The Difference Between Window Shades and Blinds
Window shades and blinds are popular options when it comes to replacing and upgrading your window coverings. Both options may sound similar, but they do differ in more ways than one.
Here are five ways window blinds differ from shades:
- Opening and closing
Read on to learn more about the above differences and ultimately decide which type of window covering is suitable for your home.
Window Blind and Shade Materials
Blinds are considered "hard" window treatments while shades are "soft." Have you ever seen a movie where a streetlight created a dramatic shadow composed of straight lines on the floor of a private eye's office? Blinds make those shadows! Some of the materials composing blinds include wood, faux wood, and aluminum.
Shades, on the other hand, are made of a single length of fabric hanging from a rod or cylinder. These can be traditional fabrics such as cotton, polyester, or wool, but can also be made from more exotic options including bamboo, grass, and reeds.
The hard nature of blinds means when they're closed, they can block out all outdoor light if the slats are closed as well. The amount of light coming through the window can be increased by merely tilting the slats into a more open position. No similar adjustment can be made with shades.
Shades don't have louvers that can be adjusted, so the light passing through can't be increased without drawing them. With so many different materials available, however, you can determine how much light you'd like your shades to permit when they're installed. You can choose translucent shades that only limit the sunlight entering a room, or go with shades that provide blackout conditions — for a bedroom, for instance.
Opening and Closing
Window coverings such as drapes and curtains are usually opened by hand. They must be pulled apart, and can sometimes be fastened in the open position. Shades and blinds are opened with a drawstring mechanism. They're not as heavy as drapes and curtains, and therefore have a leaner, more contemporary presence.
Most blinds and shades can be opened and closed by drawstrings, but there is a difference. Whereas shades can only be pulled up or down, blinds are comprised of slats that can be tilted when closed to permit more light (without sacrificing privacy).
Like most design choices in a home, the style of window covering you prefer is a matter of personal preference. Blinds can be found in different shades and shapes, but they aren't available in patterns. In this case, shades have more versatility if you're looking for a patterned look or a pop of color. The Spruce offers a solid rundown of the most commonly purchased types of shades.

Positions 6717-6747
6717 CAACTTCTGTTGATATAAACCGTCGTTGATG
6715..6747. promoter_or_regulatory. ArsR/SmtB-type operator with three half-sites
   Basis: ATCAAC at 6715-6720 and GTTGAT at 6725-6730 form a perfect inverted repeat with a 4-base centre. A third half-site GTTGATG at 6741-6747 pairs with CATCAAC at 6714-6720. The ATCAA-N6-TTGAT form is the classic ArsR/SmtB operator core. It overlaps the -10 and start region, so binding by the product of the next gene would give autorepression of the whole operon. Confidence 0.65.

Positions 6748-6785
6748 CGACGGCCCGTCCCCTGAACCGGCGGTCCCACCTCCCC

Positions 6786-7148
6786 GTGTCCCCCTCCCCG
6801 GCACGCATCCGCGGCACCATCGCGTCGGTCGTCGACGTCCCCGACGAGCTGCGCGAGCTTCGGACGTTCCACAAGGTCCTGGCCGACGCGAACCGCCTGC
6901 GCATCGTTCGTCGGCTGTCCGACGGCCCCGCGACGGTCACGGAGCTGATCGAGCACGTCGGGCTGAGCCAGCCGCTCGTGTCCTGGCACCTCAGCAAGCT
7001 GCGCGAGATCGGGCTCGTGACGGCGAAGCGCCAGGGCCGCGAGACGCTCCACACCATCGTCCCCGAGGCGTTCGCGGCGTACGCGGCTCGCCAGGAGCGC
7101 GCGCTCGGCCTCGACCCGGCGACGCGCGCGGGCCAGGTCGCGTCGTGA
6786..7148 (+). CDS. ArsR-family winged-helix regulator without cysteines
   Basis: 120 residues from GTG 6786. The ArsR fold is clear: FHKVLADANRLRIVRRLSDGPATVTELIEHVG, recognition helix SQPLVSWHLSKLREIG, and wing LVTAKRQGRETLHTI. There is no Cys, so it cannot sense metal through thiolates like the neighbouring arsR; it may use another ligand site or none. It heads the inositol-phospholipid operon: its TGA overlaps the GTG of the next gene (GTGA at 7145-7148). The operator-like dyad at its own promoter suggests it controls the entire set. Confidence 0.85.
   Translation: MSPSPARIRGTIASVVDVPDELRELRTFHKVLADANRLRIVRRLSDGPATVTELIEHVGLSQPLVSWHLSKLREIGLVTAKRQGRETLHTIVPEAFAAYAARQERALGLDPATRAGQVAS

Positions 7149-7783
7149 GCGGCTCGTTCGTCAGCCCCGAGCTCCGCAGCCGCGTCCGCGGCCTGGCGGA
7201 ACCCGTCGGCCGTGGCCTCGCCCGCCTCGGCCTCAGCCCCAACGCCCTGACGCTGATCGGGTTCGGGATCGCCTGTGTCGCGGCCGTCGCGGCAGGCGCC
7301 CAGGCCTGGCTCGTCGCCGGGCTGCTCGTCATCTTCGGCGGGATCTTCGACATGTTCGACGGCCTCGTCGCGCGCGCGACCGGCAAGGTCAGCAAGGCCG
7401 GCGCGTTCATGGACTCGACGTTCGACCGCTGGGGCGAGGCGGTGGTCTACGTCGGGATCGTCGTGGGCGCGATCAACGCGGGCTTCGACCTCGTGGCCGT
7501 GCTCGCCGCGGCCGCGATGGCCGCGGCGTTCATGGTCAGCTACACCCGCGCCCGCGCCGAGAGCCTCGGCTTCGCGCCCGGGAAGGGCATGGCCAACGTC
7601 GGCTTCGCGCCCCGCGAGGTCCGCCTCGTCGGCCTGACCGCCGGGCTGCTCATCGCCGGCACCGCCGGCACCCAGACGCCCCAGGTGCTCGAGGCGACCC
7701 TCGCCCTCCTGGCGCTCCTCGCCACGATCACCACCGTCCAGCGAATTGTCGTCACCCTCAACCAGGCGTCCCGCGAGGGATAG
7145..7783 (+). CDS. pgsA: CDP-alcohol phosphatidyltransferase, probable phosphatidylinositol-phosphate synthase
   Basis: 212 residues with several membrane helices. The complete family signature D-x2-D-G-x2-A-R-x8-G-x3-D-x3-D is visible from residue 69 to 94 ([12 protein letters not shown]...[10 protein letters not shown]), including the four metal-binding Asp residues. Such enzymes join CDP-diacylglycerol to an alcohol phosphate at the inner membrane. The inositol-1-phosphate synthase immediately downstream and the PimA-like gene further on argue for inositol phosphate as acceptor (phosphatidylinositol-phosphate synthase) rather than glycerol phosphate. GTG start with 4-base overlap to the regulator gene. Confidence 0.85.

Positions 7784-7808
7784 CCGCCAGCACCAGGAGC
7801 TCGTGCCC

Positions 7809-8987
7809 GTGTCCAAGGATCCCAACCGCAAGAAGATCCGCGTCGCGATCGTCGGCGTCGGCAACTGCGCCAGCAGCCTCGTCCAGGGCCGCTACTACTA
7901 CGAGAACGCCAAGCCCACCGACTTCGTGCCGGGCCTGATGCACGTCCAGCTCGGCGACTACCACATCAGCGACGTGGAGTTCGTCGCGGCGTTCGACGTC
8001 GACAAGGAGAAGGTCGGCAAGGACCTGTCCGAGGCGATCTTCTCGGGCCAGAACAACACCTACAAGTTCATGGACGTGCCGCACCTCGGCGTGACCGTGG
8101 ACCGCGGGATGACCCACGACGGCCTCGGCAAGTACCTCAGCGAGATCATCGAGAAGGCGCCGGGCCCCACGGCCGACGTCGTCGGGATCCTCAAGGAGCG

Blinds usually have less flourish than shades, so they're often considered the modern alternative. Also, because of their effectiveness at blocking out light, they're perfect for bedrooms. It's not uncommon for homeowners to complement blinds with a valance or a sheer curtain to soften their rigid appearance.
While blinds are available in several different materials and colors, for the most part, the designs are all very similar. One way their designs differ is in the depth of their slats. Standard blinds have slats between a half-inch and one inch in depth, while wider slats (usually known as Venetian blinds) can be as much as two inches deep.
There's virtually no limit to the shapes, colors, and patterns available with shades. Among the most popular shade design is honeycomb. As opposed to a flat fabric that rolls up onto a cylinder, honeycomb shades are pleated and available in a wide range of thicknesses from translucent to opaque. If you want to go high-tech, you can opt for motorized shades or UV-resistant solar shades.
So which type of window covering is best for your home? There's no definitive answer. Ultimately, the best way to settle on either blinds or shades is to research the different styles that are available to you and see which one meets your needs and expectations.
There's no reason you can't do both window shades and blinds in the same home. Do a little browsing online or in person, and there's little doubt you'll find just what you're looking for.